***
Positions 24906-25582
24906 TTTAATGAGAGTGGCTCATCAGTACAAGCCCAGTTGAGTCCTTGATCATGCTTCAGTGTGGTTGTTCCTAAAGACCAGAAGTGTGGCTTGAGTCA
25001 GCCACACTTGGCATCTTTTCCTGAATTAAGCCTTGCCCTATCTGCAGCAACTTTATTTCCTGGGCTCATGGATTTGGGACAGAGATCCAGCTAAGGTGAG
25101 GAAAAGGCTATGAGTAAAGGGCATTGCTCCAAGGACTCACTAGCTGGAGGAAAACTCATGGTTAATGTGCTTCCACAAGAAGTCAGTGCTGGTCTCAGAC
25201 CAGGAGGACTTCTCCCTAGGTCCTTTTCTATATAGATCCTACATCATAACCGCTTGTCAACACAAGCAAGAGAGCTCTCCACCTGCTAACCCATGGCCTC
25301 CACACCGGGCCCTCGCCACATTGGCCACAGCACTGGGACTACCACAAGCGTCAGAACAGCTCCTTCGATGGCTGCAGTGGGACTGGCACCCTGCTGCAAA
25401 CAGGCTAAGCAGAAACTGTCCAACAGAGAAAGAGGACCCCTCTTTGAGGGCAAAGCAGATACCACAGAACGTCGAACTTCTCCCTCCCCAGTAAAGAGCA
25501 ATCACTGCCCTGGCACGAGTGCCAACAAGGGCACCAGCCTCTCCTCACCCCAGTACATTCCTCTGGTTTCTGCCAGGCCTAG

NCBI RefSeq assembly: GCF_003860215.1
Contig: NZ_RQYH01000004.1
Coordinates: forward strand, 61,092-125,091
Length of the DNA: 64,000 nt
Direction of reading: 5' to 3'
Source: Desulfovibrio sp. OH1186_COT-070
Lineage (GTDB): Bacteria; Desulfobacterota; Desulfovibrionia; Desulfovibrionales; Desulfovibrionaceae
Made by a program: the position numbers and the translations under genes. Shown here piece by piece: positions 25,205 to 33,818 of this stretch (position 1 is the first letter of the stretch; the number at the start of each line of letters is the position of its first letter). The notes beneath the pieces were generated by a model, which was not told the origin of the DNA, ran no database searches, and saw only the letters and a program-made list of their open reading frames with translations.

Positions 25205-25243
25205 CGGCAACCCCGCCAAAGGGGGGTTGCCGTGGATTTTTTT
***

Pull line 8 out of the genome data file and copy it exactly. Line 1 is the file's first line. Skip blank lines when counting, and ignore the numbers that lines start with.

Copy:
25501 ATCACTGCCCTGGCACGAGTGCCAACAAGGGCACCAGCCTCTCCTCACCCCAGTACATTCCTCTGGTTTCTGCCAGGCCTAG